Aung San Suu Kyi

Former strongman's release is a good sign

PUBLISHED : Thursday, 19 January, 2012, 12:00am
UPDATED : Thursday, 19 January, 2012, 12:00am


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Few acts indicate the remarkable transformation under way in Myanmar than the recent release of former prime minister Khin Nyunt.

Khin Nyunt is the former chief of the country's feared military intelligence apparatus. He was pictured laughing with reporters outside his Yangon home after spending eight years in detention and house arrest. He was jailed following a purge in 2004.

For years, Khin Nyunt played an important role in Myanmar's military junta during and after the bloody suppression of nationwide pro-democracy protests in 1988.

Yet there Khin Nyunt, 73, was now, smiling freely. He said he was pleased to see opposition leader Aung San Suu Kyi (once his staunch foe) talking with his former military counterpart, President Thein Sein.

He lauded the country's new parliament and press freedoms.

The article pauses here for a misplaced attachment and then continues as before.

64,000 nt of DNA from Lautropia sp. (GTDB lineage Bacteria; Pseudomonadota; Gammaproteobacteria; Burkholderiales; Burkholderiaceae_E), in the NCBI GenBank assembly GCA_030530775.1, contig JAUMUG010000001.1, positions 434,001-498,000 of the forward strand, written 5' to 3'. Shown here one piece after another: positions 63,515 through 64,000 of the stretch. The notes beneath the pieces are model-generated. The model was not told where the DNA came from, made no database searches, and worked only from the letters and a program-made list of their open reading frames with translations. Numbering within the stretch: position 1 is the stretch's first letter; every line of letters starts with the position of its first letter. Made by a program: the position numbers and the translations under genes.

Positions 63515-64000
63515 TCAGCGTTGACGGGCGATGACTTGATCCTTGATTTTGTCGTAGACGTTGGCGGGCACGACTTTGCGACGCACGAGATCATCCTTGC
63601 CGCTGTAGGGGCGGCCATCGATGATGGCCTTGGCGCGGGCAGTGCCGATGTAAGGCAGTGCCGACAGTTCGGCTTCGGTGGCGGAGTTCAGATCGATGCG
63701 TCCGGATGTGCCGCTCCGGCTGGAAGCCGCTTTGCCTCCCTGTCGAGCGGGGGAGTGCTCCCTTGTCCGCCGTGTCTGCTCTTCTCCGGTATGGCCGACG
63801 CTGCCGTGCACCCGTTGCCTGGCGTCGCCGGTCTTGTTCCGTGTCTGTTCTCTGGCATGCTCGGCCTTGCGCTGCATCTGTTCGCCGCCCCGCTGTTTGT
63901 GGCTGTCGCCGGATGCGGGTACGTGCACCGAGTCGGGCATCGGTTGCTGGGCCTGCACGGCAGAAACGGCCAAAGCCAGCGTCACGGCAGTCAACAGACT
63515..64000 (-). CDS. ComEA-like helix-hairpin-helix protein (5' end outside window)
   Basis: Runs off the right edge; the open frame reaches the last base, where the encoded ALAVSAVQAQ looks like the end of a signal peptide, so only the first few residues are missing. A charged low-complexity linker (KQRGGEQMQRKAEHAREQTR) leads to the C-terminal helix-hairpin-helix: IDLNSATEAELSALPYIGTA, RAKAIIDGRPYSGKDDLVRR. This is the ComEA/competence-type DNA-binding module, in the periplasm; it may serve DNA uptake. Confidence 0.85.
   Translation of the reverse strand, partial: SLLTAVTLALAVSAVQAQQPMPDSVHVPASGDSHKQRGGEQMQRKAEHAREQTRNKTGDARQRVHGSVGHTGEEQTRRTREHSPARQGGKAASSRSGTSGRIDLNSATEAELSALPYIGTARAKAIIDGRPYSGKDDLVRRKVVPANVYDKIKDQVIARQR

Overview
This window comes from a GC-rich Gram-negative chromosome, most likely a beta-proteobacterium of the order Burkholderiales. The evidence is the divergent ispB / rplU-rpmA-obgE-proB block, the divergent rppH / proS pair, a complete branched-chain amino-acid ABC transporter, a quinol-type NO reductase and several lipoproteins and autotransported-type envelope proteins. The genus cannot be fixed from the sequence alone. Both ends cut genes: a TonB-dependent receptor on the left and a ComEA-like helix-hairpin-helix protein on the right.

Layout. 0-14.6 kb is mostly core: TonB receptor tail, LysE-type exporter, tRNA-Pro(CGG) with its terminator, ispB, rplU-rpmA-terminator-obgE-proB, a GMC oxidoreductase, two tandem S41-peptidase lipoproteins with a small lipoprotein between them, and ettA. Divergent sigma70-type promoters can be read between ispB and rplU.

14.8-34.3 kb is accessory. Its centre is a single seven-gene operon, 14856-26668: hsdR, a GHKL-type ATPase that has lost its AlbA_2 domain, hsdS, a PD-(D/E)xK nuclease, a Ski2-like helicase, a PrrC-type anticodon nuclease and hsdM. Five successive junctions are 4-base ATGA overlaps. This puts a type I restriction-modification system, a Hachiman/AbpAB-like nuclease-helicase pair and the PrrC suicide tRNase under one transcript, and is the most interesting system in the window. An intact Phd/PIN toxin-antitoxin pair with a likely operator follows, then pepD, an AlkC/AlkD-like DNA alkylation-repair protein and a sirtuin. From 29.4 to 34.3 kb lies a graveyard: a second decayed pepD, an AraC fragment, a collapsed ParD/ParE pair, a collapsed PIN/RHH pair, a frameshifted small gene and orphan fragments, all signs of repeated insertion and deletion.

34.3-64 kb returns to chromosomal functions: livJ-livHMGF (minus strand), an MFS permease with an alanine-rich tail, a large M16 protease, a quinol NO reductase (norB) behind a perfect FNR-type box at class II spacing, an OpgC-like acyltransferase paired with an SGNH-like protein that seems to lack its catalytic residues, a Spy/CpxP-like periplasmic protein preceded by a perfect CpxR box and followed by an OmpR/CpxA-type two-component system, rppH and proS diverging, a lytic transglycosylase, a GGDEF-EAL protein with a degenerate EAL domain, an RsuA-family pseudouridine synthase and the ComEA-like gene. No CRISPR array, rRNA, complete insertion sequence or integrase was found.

Back in the day, when he ran the country's secretive regime, he was not known for such breeziness.

The former strongman insisted he had no plans as yet to involve himself in the country's emerging political scene. 'I'm very glad to be released, but I haven't given any thought yet to become involved in politics,' he said. 'I need to rest.'

Khin Nyunt had a 'prince of darkness' image during the 1990s. Yet he is now viewed as a moderate - compared with the inept, brutal and paranoid government officials of the past decade.

While in power, he tried to boost tourism and foreign investment.

The question now is: Will he play a role in fostering such efforts again, or will he revert to a darker past?

Khin Nyunt was released from prison alongside more than 600 political prisoners, some of whom are now middle-aged student activists from the late 1980s.

He is Burmese-Chinese and had extensive connections in the region, especially in Singapore, Thailand and on the mainland. His two sons were once prominent in military and commercial circles. They, too, have been released.

The signs are that Myanmar may well have a very good year in 2012.